About the Book:
In 1946, Millie Middleton left home to keep her heritage hidden, carrying the dream of owning a dress store. Decades later, when Harper Dupree's future in fashion falls apart, she visits her mentor Millie. As the revelation of a family secret leads them to Charleston and a rare opportunity, can they overcome doubts and failures for a chance at their dreams?
I appreciate the social issues explored in this dual time novel. The earlier time in the U.S., 1946, was a time when mixed marriages were not accepted. The children of such a marriage would have difficulty fitting into society, white or Black. Clark has done a good job of giving us a sense of the difficulties of the time without any gruesome scenes.
The narrative alternates between 1946 and the years after and the current day. I felt the prologue a bit unnecessary and would have preferred that information included in backstory presented early in the book. I was also a little unclear about the missing generation, between Peter and Millie. And Millie's mother seemed absent so I was a bit surprised when she appeared later on in the book as if she had been there all along.
There is good historical detail. I loved the descriptions of architecture and fashions of the day. I was a bit surprised with the Charleston historical buildings as I thought much of the city was destroyed in the Civil War and the 1865 earthquake. I would have liked to know a bit more about that aspect of Peter's work, such as which parts of the city survived. I really appreciate the historical note Clark adds at the end of the book, identifying the factual details of the human side of the story.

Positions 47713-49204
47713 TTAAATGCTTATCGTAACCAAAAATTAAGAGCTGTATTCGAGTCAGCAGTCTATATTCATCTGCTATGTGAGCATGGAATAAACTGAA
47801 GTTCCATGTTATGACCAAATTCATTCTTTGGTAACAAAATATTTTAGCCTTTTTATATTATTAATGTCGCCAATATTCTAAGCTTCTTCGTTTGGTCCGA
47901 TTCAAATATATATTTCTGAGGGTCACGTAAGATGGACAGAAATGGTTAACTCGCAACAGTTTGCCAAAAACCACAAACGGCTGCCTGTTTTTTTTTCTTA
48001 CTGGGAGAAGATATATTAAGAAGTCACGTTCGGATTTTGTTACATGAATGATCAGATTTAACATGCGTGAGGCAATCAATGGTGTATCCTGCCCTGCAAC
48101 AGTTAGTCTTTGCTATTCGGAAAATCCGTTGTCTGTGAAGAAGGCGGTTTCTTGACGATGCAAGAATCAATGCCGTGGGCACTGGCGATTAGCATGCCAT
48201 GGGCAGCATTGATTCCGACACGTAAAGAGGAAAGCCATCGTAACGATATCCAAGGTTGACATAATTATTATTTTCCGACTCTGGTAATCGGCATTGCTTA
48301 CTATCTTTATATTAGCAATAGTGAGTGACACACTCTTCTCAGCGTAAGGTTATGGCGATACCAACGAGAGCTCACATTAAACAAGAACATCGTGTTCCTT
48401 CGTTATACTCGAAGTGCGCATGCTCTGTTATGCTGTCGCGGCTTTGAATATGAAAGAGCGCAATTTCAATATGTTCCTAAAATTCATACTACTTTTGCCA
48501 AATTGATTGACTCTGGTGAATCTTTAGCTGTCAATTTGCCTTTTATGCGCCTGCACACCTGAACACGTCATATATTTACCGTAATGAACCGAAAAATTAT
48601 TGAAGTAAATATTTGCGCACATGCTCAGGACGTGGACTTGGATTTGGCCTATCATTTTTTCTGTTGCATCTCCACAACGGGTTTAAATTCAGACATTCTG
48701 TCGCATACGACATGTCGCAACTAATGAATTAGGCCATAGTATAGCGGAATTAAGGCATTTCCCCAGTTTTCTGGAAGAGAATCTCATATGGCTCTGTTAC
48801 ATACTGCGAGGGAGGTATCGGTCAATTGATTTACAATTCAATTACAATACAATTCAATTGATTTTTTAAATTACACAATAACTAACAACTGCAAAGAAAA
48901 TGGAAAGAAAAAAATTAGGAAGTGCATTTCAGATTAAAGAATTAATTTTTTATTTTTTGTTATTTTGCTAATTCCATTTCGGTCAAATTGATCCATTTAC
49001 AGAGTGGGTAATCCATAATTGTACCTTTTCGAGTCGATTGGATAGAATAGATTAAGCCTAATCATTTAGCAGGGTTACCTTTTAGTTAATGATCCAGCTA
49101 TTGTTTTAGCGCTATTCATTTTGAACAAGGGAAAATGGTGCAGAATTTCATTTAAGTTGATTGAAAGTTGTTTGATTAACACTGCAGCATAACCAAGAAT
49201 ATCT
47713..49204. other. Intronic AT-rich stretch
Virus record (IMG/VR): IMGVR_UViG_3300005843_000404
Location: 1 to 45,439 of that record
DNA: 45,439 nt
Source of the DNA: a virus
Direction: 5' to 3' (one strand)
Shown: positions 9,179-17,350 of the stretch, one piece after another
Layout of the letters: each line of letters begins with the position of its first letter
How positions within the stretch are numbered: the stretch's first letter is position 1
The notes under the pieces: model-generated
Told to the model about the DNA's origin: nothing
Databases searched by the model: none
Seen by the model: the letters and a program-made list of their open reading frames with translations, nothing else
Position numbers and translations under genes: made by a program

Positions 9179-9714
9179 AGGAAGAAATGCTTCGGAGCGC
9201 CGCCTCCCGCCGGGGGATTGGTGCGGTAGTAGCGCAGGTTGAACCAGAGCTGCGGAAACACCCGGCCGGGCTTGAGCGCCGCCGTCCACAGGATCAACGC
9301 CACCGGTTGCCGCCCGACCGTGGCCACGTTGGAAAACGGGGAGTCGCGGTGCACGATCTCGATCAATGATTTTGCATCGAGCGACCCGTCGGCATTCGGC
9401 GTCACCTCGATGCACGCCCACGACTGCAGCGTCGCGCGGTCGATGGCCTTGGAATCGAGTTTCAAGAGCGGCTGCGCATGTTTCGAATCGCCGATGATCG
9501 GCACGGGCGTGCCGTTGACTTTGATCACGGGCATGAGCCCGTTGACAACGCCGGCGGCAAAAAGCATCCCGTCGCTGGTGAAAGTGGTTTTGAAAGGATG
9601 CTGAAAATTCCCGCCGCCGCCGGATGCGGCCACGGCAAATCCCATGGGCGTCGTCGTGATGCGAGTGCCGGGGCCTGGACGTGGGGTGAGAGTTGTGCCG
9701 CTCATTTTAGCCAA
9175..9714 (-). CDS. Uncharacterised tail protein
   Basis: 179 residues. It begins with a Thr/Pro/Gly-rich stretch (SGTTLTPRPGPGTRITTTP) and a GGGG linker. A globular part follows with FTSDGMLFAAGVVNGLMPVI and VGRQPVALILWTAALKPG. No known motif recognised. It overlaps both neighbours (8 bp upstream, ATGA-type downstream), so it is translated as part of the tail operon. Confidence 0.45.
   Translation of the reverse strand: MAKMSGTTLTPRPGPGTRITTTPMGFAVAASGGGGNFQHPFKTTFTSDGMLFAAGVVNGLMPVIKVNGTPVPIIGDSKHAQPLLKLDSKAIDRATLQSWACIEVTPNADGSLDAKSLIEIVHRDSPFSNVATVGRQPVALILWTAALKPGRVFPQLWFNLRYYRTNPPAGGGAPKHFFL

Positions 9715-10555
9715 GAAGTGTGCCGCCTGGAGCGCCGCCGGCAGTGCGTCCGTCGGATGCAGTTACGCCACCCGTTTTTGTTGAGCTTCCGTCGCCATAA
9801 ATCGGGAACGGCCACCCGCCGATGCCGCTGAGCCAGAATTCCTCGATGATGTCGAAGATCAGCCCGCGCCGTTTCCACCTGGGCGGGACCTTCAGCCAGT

This is a good novel about women who have had their dreams dashed. It is also good for readers who like to express themselves through creative endeavors, in this case sewing. There is a good budding romance included and a good spiritual message of hope in God.
You can read an excerpt here.
My rating: 4/5 stars.
Ashley Clark writes romantic women's fiction set in the South. This is her debut novel. She has a master's degree in creative writing and teaches literature and writing at the University of West Florida. She is a member of American Christian Fiction Writers. She lives with her husband and son off Florida's Gulf Coast. You can find out more at www.ashleyclarkbooks.com.
Bethany House, 368 pages.
I received a complimentary copy of this book from the publisher. My comments are an independent and honest review.
(My star ratings: 5-I love it, 4-I like it, 3-It's OK, 2-I don't like it, 1-I hate it.)